Conn. House Approves Desegregation Bill
The Connecticut House has passed a desegregation bill designed to improve the racial balance in the state's public schools by requiring 11 clusters of cities, towns, and rural areas to design local remedies.
The bill, approved by legislators late last month, also would give the state education commissioner broad authority to reject or endorse the regional proposals.
The measure is a variation of a plan crafted in April by the legislature's joint education committee. (See Education Week, April 28, 1993.)
The bill approved by the House contains a number of changes, however, aimed at gaining the support of Gov. Lowell P. Weicker Jr.
The committee bill would have carved the state into 10 regions responsible for devising integration plans that incorporate magnet and interdistrict programs, school choice, or other options.
But the earlier version of the legislation also exempted 29 rural communities in the northern part of the state, on the grounds that they were too isolated from cities or towns with many minority students.
Under the House-passed bill, however, every region would be required to participate, regardless of its current racial composition.
Localities would have to submit their plans to the commissioner by Sept. 15, 1994, and demonstrate that they would both improve academic performance and enhance student diversity or the awareness of diversity.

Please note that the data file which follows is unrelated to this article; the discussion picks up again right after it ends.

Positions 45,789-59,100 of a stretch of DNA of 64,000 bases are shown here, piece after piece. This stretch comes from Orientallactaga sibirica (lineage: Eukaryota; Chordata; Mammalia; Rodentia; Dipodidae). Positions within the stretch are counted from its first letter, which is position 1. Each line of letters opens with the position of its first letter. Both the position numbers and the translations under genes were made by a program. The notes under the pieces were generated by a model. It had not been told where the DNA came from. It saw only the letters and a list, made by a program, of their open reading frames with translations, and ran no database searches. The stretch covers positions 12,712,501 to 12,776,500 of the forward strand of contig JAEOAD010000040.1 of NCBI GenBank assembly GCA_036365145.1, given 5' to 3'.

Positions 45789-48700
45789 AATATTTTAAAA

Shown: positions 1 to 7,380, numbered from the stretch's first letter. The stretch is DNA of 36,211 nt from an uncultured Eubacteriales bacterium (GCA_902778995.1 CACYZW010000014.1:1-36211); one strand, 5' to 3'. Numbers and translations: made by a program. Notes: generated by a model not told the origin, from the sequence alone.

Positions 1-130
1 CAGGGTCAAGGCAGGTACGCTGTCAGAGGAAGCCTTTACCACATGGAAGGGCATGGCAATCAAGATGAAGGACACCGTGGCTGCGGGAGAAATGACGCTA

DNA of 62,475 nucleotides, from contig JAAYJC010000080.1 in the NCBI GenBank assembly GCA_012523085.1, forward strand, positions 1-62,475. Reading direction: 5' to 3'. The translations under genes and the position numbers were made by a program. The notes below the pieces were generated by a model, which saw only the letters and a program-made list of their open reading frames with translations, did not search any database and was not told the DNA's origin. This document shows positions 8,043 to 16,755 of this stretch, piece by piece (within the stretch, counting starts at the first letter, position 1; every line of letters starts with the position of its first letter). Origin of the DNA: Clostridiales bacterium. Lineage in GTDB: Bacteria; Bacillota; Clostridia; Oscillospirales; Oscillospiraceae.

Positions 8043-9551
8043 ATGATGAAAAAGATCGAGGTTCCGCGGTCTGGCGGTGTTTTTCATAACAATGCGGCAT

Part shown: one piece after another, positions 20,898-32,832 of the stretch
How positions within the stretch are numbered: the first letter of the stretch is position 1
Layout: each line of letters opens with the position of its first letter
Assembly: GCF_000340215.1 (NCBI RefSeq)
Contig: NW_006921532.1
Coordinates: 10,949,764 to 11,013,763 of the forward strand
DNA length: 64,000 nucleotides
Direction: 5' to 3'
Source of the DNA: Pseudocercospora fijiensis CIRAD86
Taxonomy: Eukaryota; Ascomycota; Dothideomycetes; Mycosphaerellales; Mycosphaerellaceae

The state board of education could withhold funds for school construction or other purposes from towns or school districts that refuse to comply. But the bill does not contain any mechanism for penalizing regions that submit a plan but fail to implement it.
The bill, expected to cost $375,000 in the first year and $475,000 the following year, would be paid for out of the state education department budget.
Governor Backs Compromise
Governor Weicker and Commissioner of Education Vincent L.
Ferrandino, both of whom had expressed reservations about excluding any
areas of the state, endorsed the House plan last month.
In January, the Governor put forward a considerably more far-reaching desegregation plan that would have carved the state into six regions responsible for countering racial isolation. (See Education Week, Feb. 3, 1993.)
Mr. Weicker, a former Republican elected Governor as an independent, predicted the bill would have bipartisan support when it comes before the Senate this week.
In the House, however, the bill was endorsed by only one Republican. Democrats control both chambers.
Many lawmakers acknowledge that there is a problem with residential segregation, which has concentrated most of the state's minority students in 15 urban districts. But Democrats and Republicans have offered radically different solutions.
Several G.O.P. legislators have proposed alternatives that would broaden the role of school choice or eliminate the penalties for districts that fail to take part.
While the legislature and Governor work on statewide desegregation plans, a court is deliberating on a case challenging racial disparities between schools in inner-city Hartford and its surrounding suburbs. A decision in Sheff v. O'Neill is expected in November.